HID lights don't automatically work better than halogen. Just as there are good and bad halogen lights there are good and bad HID lights. There are, believe it or not, some halogen headlights that are considered better than some HID headlights. It's all in the engineering. Have you ever wondered why OEM HID is typically wider than OEM halogen? It's because we headlight designers cannot put all of the light available from the HID bulb into straight-ahead lighting. HID headlights would never pass certification testing if the beam pattern was the same as halogen. There'd be too much forward light and this is one of the very reasons HID kits are just bad news.
The article is written by one of the best HID headlight designers and gurus in the business. I'm not sure which testers you are referring to but I'd bet my paycheque they don't know more about automotive lighting than Mr. Stern does. I have been designing headlights, HID and halogen for just over 25 years so I'd like to think I know a little about that of which I speak.
A typical OEM HID setup is about 3100 lumens, not 4000 as you claim. A typical 35w HID kit (which typically are only about 27-30w) and has inferior salts in its bulbs is unlikely to produce more than 2700 lumens. And that's at 4100K temperature. As the colour temperature goes up the lumens go down. An H9 bulb is rated 2100 lumens at 12.8v. When the engine is running and voltage is at 13.8-14v, that will increase to ~2700 lumens (lumens of a halogen bulb increase with voltage to the power 3.4). An H9 will easily have more lumens than a typical HID kit (HID output does not vary with input voltage as long as the minimum required voltage for the ballast is met).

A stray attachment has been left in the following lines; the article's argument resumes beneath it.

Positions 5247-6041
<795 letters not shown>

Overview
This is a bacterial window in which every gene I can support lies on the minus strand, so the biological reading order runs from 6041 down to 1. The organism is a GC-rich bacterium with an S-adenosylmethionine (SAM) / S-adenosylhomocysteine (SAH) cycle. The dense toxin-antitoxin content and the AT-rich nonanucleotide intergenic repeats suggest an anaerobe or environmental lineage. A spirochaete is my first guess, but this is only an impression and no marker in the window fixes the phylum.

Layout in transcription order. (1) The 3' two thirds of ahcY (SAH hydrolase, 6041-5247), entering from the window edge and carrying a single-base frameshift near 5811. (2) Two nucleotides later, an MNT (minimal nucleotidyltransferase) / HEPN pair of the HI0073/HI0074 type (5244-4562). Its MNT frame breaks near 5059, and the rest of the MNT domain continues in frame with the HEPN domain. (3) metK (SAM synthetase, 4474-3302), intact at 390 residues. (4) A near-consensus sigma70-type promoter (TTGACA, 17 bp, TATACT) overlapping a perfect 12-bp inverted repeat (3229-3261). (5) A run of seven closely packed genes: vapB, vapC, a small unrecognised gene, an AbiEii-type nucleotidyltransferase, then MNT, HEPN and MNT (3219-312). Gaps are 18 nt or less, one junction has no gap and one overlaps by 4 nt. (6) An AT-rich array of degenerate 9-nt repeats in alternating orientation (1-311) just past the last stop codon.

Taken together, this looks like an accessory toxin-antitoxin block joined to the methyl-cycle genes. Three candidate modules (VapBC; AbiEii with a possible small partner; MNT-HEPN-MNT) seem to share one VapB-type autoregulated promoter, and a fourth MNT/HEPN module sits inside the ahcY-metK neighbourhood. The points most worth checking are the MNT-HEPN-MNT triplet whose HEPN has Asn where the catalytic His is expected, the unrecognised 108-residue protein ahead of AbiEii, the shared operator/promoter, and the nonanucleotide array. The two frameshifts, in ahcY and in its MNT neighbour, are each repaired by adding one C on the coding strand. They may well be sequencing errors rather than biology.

The colour temperature of HID can be problematic compared to that of halogen. The SPD (spectral power distribution) of HID favours blue light (this is why HID appears "whiter" than halogen). This bluer light is problematic in wet weather because the driver's visibility actually decreases in wet weather with HID. HID also causes a colour shift - what would be red with halogen will look redish-gray with HID. It's generally accepted in the industry that people see colours truer with halogen than with HID although the jury is out on whether that really matters. What is also accepted is that HID is not "better" than halogen and it certainly does not give clearer visibility (whatever that really means?).